As cities across the U.S. shut down access into and out of downtown areas in response to protests and riots over the death of George Floyd, access to hospitals is being limited for medical staff and patients.
Health systems are limiting services, offering tips on how to clear police checkpoints and working with law enforcement to help staff and patients get to their facilities.
In Cleveland—where the National Guard is enforcing a two-day round-the-clock curfew downtown through 8 p.m. Tuesday—St. Vincent Charity Medical Center said patients are being affected by the lack of public transit and ride-sharing services available and staff members were being rerouted on their way to work.
"Lack of transportation is already a significant barrier for many of the patients we serve, and, unfortunately, a ripple effect of the lockdown has been preventing people who rely on this transportation from receiving care. We are hopeful the lockdown can be lifted tomorrow as planned," said Maureen Nagg, public information officer for St. Vincent.
Highway exits and roads are blocked off throughout downtown Cleveland, and the Greater Cleveland Regional Transit Authority has rerouted all transit service around downtown.
St. Vincent has been talking with city officials since Sunday about hospital access for patients and workers, Nagg said.
"While some of our caregivers have experienced much longer commute times and had to navigate being rerouted multiple times, the majority of our staff were able to report to work," Nagg said.
At Cleveland Clinic, patients and staff members have been delayed as they travel to various system locations in the Cleveland area, not just the one hospital in the restricted zone, said Angie Kiska, a clinic spokeswoman.
"There have been some delays due to closures, but we of course completely understand. Our leadership team has been in close contact with local law enforcement officials and we have been communicating to our caregivers," Kiska said. "We have seen the same delays for patient appointments and are communicating to our patients as well."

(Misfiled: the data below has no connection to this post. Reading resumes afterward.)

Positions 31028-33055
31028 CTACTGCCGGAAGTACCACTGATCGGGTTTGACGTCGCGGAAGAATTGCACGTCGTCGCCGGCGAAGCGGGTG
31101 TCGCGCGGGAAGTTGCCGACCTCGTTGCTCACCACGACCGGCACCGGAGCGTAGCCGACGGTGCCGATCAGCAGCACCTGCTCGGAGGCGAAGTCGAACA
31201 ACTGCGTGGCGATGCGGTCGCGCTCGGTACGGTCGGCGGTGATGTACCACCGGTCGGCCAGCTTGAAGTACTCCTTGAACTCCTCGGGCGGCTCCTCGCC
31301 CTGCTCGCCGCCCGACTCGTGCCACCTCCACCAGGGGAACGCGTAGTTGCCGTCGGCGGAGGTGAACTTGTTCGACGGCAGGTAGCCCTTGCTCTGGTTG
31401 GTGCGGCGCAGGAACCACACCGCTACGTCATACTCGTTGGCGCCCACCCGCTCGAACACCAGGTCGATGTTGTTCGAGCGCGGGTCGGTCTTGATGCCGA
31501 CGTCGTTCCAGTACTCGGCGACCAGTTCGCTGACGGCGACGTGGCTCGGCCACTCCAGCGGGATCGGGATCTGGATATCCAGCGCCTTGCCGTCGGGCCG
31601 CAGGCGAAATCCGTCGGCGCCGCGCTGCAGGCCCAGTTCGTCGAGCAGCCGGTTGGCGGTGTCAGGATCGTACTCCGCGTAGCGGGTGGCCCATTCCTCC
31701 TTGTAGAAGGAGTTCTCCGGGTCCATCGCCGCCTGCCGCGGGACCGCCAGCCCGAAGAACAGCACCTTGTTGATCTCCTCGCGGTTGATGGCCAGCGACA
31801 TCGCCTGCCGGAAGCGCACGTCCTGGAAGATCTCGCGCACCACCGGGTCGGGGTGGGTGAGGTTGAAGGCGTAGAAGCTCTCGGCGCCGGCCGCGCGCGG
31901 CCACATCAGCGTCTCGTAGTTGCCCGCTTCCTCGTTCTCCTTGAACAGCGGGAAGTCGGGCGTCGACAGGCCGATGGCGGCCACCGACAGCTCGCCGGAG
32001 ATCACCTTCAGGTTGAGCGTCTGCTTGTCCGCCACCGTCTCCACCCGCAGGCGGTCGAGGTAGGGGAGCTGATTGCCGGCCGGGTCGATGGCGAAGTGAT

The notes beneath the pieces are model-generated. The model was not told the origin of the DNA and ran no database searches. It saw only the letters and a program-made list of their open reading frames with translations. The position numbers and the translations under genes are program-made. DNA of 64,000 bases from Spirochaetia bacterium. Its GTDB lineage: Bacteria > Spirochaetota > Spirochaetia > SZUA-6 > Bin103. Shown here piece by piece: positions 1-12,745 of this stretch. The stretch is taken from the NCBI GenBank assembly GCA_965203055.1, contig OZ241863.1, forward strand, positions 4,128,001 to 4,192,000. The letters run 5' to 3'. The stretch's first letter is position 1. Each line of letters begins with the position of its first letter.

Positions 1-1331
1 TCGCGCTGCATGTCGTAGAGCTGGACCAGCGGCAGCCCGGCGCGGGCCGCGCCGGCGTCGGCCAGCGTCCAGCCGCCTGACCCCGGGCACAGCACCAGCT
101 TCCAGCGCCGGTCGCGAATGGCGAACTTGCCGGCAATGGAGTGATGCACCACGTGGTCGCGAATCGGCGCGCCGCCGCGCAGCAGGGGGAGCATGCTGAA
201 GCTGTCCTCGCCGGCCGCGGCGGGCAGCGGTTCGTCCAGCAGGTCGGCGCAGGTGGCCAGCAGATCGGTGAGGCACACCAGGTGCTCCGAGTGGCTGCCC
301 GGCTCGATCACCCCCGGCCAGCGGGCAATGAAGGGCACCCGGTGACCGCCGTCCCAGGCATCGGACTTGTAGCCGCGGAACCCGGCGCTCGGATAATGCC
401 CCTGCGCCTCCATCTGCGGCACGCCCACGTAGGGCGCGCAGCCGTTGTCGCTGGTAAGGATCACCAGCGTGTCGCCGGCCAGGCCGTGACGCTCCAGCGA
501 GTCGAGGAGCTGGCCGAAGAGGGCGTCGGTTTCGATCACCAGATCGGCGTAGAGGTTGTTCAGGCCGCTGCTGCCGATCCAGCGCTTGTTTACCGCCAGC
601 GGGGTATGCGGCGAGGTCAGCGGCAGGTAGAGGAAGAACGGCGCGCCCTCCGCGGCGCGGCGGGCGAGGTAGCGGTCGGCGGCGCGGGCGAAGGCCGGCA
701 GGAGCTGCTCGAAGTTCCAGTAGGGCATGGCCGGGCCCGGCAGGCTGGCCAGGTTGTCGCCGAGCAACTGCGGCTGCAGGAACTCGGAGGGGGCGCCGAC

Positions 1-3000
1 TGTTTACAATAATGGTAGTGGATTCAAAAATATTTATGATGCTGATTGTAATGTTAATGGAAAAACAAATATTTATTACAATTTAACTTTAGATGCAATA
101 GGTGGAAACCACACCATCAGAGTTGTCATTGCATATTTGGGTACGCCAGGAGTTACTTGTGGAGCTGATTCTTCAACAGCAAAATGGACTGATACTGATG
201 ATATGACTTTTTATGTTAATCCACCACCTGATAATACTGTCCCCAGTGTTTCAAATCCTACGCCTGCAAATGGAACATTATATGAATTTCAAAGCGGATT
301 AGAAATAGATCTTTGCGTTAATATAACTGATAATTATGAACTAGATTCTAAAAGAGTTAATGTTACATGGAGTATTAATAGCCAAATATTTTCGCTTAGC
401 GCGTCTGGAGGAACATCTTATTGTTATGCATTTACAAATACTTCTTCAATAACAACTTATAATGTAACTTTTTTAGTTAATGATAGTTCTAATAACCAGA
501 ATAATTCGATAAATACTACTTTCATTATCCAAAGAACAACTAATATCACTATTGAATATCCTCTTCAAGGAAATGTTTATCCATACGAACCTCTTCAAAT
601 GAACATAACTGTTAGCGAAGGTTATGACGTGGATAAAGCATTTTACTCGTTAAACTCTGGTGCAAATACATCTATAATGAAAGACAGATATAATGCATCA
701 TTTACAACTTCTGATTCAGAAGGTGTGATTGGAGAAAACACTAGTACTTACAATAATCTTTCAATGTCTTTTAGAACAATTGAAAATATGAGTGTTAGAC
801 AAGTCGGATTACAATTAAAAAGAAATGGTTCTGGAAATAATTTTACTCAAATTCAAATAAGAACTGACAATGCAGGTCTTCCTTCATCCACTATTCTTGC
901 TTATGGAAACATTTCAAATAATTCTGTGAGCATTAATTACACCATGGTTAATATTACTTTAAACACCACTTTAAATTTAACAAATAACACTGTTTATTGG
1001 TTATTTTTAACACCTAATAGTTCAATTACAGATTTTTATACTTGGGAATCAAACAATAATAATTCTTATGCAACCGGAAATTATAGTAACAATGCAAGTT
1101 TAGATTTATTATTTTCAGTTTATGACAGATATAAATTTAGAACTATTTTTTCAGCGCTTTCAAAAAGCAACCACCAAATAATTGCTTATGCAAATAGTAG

In Chicago, Mayor Lori Lightfoot has restricted access to downtown and the Loop in response to the weekend's violence. As a result, the Chicago Transit Authority and Metra are not serving those areas, making access to Northwestern Memorial Hospital more difficult.
The health system encouraged patients to budget extra time for traveling to their appointments in an update to patients about street closures. Northwestern Memorial also offered visitors information on how to get through checkpoints operated by the Chicago Police Department and the Illinois National Guard.
"You will need to provide proof of your scheduled visit at checkpoints," the system said. "Please be prepared with your email confirmation or text reminder for this purpose."
In Philadelphia, Penn Medicine modified patient schedules at its downtown locations Monday over "civil unrest." Only critical services, including radiation, chemotherapy and time-sensitive procedures, were being provided.
"The safety of our patients remains Penn Medicine's No. 1 priority," the health system said in a facilities update to patients.
Between noon Saturday and midafternoon Monday, there were 429 arrests in Philadelphia, most of which related to curfew violations, failure to disburse and looting and burglary, the Philadelphia Police Department said. The city will enforce a curfew for a third day starting at 6 p.m. Monday.